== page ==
The Department of Health and Human Services’ Office of Inspector General (OIG) has issued its 2014 Work Plan, and five items have been identified as areas of review for nursing homes. The items identified include billing, administrative and quality of care issues. The five items (directly taken from the OIG’s work plan) are identified below:
Policies and Practices-We will describe SNF billing practices in selected years and will describe variation in billing among SNFs in those years.
Context-Prior OIG work found that SNFs increasingly billed for the highest level of therapy even though beneficiary characteristics remained largely unchanged. OIG also found that SNFs billed one-quarter of all 2009 claims in error, resulting in $1.5 billion in inappropriate Medicare payments. The Center for Medicare and Medicaid Services (CMS) has made substantial changes to how SNFs bill for services for Medicare Part A stays.
Billing and Payments-We will identify questionable billing patterns associated with nursing homes and Medicare providers for Part B services provided to nursing home residents during stays not paid under Part A (for example, stays during which benefits are exhausted or the three day prior inpatient stay requirement is not met). A series of studies will examine several broad categories of services, such as foot care.
Context-Congress explicitly directed OIG to monitor Part B billing for abuse during non-Part A stays.
Quality of Care and Safety-We will determine the extent to which Medicare beneficiaries residing in nursing homes are hospitalized as a result of conditions thought to be manageable or preventable in the nursing home setting.
Context-A 2013 OIG review found that 25 percent of Medicare beneficiaries were hospitalized for any reason in FY 2011. Hospitalizations of nursing home residents are costly to Medicare and may indicate quality-of-care problems in the nursing homes.
Quality of Care and Safety-We will determine whether state survey agencies verified correction plans for deficiencies identified during nursing home recertification surveys.
Context-A prior OIG review found that one state survey agency did not always verify that nursing homes corrected deficiencies identified during surveys in accordance with federal requirements. Federal regulations require nursing homes to submit correction plans to the state survey agency or CMS for deficiencies identified during surveys (42 CFR § 488.402(d)). CMS requires State survey agencies to verify the correction of identified deficiencies through onsite reviews or by obtaining other evidence of correction.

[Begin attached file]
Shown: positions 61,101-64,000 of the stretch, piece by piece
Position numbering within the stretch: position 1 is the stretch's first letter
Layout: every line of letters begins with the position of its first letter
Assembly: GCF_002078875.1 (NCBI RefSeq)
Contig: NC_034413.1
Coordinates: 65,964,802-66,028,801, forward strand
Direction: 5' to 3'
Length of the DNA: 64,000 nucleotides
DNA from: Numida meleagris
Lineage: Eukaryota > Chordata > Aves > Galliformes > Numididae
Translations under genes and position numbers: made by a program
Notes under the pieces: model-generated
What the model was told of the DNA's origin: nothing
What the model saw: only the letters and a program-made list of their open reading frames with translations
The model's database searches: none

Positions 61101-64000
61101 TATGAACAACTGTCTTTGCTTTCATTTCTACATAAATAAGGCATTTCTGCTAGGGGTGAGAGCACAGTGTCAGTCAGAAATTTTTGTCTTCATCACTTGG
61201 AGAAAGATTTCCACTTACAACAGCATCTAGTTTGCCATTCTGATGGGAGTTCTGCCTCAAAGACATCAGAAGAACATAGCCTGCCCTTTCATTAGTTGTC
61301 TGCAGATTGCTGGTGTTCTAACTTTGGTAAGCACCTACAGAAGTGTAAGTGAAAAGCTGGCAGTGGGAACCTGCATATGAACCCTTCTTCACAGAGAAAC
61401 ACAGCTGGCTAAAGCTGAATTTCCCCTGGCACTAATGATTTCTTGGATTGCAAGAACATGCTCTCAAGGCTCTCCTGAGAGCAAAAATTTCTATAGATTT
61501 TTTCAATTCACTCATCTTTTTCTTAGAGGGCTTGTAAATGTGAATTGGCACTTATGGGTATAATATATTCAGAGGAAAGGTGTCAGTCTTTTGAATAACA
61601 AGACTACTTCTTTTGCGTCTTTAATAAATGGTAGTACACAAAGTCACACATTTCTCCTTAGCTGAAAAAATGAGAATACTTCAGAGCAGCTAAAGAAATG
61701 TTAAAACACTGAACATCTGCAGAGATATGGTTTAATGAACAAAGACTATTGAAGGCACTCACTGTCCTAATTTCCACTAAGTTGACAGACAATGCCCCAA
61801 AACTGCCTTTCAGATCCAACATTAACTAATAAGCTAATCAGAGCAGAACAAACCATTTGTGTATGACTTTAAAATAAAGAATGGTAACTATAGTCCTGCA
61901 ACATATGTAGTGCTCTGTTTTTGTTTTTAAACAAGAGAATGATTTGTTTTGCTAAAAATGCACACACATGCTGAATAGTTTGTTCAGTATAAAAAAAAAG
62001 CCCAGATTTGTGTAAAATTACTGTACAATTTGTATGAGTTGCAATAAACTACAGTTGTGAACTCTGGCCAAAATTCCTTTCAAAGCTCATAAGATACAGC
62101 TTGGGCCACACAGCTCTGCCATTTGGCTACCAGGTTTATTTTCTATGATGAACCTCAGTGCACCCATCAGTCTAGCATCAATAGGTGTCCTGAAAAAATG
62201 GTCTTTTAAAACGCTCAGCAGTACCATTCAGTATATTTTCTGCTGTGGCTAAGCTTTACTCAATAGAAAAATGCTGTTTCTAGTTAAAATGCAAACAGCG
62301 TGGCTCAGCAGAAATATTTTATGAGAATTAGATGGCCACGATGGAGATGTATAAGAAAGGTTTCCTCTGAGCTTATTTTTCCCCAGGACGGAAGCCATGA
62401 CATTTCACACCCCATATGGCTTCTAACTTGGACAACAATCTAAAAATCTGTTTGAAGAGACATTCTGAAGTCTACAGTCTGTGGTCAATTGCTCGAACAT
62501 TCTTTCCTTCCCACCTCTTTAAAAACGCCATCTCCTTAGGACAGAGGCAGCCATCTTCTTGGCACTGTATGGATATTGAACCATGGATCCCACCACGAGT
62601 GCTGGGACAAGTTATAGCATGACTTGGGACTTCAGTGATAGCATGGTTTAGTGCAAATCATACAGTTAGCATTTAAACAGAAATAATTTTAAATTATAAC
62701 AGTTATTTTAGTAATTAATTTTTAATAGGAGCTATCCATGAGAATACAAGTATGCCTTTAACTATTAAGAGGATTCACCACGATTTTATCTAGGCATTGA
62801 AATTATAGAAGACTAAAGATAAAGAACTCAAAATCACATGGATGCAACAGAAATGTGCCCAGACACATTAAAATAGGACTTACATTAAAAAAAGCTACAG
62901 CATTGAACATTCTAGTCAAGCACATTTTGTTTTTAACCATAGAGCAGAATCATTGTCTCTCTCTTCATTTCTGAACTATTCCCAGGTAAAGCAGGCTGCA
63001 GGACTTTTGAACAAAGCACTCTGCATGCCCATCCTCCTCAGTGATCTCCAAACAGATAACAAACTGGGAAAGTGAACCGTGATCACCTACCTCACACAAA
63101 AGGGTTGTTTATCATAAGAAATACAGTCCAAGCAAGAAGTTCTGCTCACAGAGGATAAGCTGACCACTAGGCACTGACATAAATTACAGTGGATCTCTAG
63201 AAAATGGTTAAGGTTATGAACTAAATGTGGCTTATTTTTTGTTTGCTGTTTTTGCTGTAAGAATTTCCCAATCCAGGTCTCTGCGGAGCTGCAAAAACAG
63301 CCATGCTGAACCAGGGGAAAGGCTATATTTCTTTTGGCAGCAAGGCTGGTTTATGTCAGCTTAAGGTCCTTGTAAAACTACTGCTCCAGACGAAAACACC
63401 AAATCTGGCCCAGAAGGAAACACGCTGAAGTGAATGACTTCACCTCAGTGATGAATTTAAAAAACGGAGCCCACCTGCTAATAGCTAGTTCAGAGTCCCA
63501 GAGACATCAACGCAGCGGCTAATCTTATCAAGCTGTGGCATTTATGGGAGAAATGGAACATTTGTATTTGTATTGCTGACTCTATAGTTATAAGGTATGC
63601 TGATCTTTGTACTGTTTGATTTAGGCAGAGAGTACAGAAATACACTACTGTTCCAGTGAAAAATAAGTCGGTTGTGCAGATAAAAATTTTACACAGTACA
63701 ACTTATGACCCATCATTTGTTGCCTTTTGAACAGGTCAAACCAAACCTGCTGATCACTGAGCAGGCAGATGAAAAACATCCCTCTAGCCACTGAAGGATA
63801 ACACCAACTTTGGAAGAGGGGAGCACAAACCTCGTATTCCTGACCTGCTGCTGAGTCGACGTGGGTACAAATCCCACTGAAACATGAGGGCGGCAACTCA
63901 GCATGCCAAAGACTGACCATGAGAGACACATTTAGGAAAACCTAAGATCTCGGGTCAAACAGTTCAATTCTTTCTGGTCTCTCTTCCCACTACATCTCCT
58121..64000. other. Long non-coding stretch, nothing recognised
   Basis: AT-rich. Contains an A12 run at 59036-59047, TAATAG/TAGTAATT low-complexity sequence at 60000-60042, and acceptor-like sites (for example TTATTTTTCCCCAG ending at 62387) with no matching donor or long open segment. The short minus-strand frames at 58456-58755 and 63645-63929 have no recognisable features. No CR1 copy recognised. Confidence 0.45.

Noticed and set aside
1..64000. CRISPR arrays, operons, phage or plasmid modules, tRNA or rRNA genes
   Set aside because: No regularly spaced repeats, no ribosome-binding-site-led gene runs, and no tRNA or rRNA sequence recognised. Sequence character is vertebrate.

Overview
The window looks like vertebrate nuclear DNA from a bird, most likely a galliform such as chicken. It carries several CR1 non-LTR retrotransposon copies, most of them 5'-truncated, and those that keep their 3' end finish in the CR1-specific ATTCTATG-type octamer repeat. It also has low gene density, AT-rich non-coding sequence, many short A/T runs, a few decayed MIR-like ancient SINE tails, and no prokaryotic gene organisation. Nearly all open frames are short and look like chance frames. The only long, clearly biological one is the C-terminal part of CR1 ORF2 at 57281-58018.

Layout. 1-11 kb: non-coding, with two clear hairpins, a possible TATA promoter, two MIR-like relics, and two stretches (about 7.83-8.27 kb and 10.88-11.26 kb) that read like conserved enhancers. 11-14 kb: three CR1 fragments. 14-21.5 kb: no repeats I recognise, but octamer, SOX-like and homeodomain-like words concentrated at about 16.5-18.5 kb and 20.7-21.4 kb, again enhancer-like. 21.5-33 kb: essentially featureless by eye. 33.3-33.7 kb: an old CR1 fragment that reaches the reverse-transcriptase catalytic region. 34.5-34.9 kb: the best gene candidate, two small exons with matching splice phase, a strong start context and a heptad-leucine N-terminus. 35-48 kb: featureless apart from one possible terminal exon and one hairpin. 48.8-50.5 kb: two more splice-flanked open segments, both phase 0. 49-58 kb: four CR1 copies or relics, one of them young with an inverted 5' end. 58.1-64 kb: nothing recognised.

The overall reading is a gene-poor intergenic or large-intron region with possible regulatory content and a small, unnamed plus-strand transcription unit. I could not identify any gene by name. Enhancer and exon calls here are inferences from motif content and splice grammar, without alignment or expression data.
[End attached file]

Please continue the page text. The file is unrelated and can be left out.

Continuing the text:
Quality of Care and Safety-We will review the procedures implemented by participating states for long-term care facilities or providers to conduct background checks on prospective employees and providers who would have direct access to patients and determine the costs of conducting background checks. We will determine the outcomes of the states’ programs and determine whether the programs led to any unintended consequences.
Context-This mandated work is ongoing and will be issued at the program’s conclusion, as required.
Most of these items have been identified by the OIG or CMS previously. This is consistent with prior behavior of the departments and should be concerning for providers as, in prior cases, multiple identification of specific items has subsequently resulted in investigations of specific providers.
Facilities should consider a review of these areas as part of its compliance program to reduce the risk of being chosen for an investigation. The indicated billing issues related to Part A and Part B would fit in well as part of your facility’s monitoring and auditing functions of the compliance plan. The background checks would also mirror one of the steps required in your compliance function. The re-hospitalization item should be on all facilities’ radar as they begin to explore Accountable Care Organization relationships and bundled care arrangements, as this will be a key component of your success in these arrangements. These expectations of the OIG should be used as an opportunity to make your organization stronger and more successful to survive in the new world of long-term care.